Canadian Plastics

Composites: Trouble’s in the air

Canadian Plastics   

In the case of the composites industry versus the clean air movement, the industry in Canada, with the help of the Canadian Plastics Industry Association (CPIA), has successfully made its case with th...

In the case of the composites industry versus the clean air movement, the industry in Canada, with the help of the Canadian Plastics Industry Association (CPIA), has successfully made its case with the current round of government regulators. Regulations on occupational exposure limits and air emissions which have been updated over the last few years could have crippled the industry, but instead are merely causing some shifts in processes and materials.

The composites fabrication segment is in transition, moving from open-mold processes which release volatile organic compounds (VOCs) to closed-mold processes with new formulations which release far fewer contaminants into the air.

The reinforced plastics fabricators using open mold processes, such as spray-up and hand lay-up, are most affected by VOC regulations. Unsaturated polyester resin is the most common resin for these processes, and it can contain up to 45% styrene monomer. Newer low-styrene formulations drop that figure to 30% or 35%.

Banish odor inside and out


Composites fabricators have to manage emissions on two fronts. The occupational exposure limits are a safety issue for those working with the parts inside the plant. Outside the plant, airborne contaminants are also monitored and subject to control. Rules for both types of emissions are set at the provincial level, so there is no consistency across Canada, and no harmonization with U.S. either.

“It seems for the most part that occupational exposure limits (OELs) have not been a huge problem,” reports Alan Gardiner, v-p sales and marketing of Min-Chem Canada Inc. (Oakville, ON), a composites industry supplier. “Some adaptations in process equipment and raw materials have helped.”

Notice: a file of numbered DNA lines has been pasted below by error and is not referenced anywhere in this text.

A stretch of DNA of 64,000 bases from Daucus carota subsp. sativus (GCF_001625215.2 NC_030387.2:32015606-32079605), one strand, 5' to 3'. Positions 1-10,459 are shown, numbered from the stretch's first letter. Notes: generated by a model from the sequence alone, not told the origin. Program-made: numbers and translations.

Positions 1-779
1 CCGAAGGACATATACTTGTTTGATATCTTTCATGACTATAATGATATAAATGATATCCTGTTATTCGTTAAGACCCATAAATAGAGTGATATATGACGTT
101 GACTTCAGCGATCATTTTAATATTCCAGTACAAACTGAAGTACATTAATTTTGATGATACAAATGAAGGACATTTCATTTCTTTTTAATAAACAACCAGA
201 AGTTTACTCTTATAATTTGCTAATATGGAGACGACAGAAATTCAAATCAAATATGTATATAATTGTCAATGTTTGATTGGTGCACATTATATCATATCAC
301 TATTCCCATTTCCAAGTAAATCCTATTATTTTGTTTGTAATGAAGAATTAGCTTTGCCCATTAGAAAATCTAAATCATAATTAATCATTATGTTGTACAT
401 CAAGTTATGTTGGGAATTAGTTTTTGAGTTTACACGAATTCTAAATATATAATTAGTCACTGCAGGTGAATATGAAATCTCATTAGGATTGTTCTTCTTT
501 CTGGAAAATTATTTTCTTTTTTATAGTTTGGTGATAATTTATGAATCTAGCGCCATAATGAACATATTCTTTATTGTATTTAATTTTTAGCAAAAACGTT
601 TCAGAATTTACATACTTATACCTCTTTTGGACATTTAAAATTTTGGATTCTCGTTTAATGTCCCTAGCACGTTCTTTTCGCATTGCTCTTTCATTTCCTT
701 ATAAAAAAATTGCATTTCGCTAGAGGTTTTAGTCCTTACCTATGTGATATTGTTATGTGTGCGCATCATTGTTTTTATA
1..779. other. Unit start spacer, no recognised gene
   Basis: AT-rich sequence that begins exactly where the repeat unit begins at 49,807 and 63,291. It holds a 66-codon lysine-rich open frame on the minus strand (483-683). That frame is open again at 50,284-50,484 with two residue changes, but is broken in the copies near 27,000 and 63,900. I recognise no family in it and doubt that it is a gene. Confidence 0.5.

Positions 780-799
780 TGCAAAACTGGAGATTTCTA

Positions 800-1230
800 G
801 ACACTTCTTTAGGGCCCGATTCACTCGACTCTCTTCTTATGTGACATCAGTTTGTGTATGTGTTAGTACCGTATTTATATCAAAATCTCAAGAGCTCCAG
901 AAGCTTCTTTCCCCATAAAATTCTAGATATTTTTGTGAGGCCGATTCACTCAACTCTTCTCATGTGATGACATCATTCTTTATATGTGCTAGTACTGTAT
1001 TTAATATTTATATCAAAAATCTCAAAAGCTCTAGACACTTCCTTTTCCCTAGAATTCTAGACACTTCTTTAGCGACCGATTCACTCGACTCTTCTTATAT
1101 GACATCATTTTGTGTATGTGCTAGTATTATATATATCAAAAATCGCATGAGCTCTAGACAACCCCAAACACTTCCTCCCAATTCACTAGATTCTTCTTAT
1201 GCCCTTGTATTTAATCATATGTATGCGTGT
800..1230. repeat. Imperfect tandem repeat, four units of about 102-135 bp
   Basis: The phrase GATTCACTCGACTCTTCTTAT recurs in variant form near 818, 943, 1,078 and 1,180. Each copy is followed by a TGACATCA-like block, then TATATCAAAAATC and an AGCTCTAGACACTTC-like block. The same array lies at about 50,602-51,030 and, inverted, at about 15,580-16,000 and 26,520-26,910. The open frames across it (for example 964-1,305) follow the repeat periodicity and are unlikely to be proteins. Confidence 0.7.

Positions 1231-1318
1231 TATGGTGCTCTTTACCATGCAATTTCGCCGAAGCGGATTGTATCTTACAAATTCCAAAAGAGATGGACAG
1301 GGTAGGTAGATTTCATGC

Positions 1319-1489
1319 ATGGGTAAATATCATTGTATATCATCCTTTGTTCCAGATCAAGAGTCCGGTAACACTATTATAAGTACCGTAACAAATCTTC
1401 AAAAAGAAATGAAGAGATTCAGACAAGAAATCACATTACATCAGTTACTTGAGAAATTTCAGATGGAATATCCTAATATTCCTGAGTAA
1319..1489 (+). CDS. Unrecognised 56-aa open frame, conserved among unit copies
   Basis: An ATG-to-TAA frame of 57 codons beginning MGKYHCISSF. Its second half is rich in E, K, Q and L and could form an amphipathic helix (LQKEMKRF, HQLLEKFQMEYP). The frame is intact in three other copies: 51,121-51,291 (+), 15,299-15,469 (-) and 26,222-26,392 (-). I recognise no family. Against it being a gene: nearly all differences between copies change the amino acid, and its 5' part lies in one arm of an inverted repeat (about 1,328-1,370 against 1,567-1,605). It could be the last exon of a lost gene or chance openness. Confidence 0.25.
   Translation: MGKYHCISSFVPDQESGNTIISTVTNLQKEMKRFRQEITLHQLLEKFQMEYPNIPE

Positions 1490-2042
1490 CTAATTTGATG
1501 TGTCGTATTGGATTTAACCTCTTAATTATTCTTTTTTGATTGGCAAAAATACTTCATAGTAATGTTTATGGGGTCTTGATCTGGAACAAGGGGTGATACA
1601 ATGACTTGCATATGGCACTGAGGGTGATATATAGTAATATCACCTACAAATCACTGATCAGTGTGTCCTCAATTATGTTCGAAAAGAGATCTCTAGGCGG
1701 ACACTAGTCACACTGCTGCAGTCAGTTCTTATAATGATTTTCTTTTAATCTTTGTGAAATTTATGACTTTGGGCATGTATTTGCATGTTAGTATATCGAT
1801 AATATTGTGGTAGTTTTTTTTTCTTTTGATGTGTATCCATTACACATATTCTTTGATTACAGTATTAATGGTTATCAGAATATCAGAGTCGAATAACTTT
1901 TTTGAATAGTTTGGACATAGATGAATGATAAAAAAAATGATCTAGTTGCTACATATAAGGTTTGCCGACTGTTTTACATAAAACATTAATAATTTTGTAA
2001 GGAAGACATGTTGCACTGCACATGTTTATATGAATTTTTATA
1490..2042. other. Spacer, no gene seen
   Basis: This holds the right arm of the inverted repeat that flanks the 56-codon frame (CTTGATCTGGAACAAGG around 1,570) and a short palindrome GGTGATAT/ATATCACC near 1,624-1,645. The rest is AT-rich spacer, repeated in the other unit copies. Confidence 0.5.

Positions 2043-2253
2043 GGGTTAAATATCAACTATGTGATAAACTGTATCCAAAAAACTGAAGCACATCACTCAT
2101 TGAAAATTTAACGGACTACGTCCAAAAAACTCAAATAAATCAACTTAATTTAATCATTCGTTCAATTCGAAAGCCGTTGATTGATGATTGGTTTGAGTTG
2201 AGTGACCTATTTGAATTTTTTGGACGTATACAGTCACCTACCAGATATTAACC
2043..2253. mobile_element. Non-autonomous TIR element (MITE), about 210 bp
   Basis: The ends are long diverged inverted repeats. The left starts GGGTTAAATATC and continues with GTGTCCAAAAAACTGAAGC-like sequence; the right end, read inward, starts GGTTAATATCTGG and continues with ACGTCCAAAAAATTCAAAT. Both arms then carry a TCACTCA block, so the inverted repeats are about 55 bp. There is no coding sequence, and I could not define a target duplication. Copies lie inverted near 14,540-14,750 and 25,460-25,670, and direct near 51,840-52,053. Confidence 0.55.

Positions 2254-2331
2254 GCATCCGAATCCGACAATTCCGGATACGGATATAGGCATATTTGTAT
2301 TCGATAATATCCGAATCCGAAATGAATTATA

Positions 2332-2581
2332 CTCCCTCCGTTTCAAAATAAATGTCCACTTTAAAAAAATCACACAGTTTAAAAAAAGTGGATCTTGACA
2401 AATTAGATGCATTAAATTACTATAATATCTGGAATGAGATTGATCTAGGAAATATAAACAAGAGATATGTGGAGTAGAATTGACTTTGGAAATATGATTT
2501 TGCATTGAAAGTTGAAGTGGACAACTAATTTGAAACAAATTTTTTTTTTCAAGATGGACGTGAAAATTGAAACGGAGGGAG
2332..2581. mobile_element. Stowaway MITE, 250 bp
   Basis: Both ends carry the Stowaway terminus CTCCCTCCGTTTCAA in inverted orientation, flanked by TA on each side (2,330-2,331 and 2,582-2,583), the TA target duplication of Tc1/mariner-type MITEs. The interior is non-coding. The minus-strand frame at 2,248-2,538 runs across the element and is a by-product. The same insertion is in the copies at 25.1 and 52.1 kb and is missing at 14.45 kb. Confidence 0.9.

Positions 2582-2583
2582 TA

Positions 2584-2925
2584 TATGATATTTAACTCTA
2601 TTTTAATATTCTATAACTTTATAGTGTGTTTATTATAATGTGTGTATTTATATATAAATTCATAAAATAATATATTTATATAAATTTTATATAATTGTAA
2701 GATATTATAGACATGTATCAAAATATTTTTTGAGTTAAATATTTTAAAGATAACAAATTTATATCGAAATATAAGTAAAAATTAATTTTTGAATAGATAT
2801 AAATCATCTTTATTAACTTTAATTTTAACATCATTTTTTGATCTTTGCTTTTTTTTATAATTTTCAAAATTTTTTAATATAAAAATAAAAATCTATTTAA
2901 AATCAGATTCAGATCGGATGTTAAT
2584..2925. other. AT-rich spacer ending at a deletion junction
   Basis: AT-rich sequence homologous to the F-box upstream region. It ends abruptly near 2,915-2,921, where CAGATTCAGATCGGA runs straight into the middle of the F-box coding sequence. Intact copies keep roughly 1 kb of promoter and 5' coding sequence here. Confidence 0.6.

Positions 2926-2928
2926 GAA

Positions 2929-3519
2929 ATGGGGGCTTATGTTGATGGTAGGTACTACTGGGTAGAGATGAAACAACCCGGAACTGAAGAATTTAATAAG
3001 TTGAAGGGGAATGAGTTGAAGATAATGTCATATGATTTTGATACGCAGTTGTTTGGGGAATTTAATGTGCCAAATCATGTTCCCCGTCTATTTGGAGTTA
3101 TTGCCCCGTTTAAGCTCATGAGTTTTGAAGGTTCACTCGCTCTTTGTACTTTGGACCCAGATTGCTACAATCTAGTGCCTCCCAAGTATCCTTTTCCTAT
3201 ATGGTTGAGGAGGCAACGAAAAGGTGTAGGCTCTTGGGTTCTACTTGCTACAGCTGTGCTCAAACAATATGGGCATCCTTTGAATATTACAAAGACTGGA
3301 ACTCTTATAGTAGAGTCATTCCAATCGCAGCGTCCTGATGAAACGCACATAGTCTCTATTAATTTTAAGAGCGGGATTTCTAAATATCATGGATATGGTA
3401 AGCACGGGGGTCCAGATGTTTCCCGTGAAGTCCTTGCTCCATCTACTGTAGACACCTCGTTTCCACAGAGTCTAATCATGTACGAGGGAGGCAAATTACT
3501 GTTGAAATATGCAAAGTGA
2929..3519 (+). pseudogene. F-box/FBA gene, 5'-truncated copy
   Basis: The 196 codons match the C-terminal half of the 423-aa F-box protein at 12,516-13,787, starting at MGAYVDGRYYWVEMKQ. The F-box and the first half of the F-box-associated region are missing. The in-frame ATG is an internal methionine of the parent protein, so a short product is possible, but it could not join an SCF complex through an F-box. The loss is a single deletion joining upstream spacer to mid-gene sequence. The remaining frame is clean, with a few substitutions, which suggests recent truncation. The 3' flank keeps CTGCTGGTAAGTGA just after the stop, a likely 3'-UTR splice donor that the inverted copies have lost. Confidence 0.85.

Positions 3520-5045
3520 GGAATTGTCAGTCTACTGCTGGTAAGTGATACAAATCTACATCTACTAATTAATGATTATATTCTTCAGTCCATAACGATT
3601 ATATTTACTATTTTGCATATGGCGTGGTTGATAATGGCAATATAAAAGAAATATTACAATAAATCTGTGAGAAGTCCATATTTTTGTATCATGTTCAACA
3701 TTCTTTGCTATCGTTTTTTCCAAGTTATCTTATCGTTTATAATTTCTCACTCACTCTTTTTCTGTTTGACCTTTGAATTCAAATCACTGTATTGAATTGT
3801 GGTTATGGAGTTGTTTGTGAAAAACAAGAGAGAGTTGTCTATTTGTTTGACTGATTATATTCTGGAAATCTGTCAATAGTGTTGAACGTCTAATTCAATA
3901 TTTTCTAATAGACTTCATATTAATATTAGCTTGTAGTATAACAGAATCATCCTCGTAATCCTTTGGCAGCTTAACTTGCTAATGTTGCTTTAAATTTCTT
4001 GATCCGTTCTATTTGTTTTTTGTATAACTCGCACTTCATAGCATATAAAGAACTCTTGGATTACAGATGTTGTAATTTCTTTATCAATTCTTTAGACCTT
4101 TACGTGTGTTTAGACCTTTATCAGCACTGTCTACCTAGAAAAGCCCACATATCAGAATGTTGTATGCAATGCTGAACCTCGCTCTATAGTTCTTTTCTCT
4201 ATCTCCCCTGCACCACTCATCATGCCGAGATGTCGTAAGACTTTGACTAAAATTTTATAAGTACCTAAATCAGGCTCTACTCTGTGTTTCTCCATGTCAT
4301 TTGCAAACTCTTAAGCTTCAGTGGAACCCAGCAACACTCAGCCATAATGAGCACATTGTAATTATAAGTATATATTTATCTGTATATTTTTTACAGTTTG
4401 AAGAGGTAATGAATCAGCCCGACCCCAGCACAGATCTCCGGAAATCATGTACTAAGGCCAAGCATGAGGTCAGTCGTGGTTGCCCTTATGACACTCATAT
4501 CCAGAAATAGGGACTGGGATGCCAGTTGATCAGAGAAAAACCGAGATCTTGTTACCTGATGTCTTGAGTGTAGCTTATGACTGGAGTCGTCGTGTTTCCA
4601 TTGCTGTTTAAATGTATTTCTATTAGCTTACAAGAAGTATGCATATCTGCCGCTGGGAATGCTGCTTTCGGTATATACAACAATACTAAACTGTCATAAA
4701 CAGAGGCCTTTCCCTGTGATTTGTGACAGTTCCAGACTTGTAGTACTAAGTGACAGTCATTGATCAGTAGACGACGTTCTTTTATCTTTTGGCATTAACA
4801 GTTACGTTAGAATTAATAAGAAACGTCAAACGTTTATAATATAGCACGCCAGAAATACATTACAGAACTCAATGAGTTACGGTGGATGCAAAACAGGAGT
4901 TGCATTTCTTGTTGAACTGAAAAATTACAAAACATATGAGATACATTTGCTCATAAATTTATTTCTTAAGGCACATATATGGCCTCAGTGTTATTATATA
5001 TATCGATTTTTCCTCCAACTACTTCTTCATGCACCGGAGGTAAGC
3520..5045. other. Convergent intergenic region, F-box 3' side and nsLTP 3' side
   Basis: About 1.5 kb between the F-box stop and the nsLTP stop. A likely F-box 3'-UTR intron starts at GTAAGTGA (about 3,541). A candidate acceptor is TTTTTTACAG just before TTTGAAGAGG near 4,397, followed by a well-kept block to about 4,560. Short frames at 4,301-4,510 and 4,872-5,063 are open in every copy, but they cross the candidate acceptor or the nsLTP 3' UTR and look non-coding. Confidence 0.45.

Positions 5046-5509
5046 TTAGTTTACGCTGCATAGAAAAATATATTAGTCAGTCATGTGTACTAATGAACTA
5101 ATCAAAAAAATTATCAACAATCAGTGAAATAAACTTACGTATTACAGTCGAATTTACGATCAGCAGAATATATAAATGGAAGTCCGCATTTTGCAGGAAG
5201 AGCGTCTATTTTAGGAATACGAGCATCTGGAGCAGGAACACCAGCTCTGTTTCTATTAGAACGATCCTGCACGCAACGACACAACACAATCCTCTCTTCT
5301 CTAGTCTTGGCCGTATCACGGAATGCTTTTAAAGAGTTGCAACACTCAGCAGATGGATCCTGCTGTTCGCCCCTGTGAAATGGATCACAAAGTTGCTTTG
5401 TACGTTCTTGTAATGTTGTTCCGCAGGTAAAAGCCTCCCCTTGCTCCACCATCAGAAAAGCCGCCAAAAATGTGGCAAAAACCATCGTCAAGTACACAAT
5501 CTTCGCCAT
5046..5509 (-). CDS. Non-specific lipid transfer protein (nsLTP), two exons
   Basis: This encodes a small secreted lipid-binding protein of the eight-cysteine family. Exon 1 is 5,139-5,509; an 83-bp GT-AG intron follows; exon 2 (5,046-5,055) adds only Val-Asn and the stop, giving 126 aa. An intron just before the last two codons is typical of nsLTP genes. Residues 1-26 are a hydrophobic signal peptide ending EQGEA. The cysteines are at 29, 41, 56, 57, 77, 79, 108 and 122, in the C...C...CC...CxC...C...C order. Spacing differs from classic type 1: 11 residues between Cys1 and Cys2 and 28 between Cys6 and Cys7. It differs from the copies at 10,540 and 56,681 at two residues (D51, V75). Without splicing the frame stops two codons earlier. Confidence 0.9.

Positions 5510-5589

Some of the same process changes and low-VOC resin formulations also help with outside air quality. Gardiner sees the options for compliance with the airborne emissions regulations as:

Install a stack to treat the emissions. This is beyond the budget of smaller companies which make up the bulk of the industry in Canada.

Change to low-VOC raw materials. Resin producers have responded with low-VOC formulations, but they tend to be more costly.

Change to spray equipment with reduced atomization. Fluid impingement technology from Magnum Venus Products, for example, is said to reduce emissions to levels below U.S. EPA requirements.

Change to a closed-mold process. Some of the newer options such as vacuum-assisted resin transfer molding (RTM) are not that much more expensive than traditional open-mold processes, says Gardiner.

“Most fabricators will have to adopt all or most of these techniques,” he says.

“I can certainly envision a future of only closed-mold processes,” adds Stephane Baffier, director of CPIA’s composites council.

Being reasonable about clean air

CPIA has been very busy on both federal and provincial fronts, attempting to steer new regulations regarding exposure limits and airborne emission toward realistic, achievable targets. “Frankly, we haven’t been receiving a lot of support from the industry,” says Baffier. “There are a few companies — very few — that have been supportive. A lot of the industry is just happy to let us carry the torch.”

CPIA has negotiated with about seven or eight provinces in recent years as the provincial governments have updated their occupational exposure limits.

In those cases where the OEL is not technically or economically feasible, each company would have to plead its own case for non-compliance, says Baffier, and that certainly doesn’t fit with the concept of a level playing field.

Despite the industry’s efforts at compliance and negotiation of reasonable limits, if the heavy hand of enforcement were to fall on the composites sector, many might be found non-compliant. And that possibility hangs over the industry.


Stories continue below

Print this page

Related Stories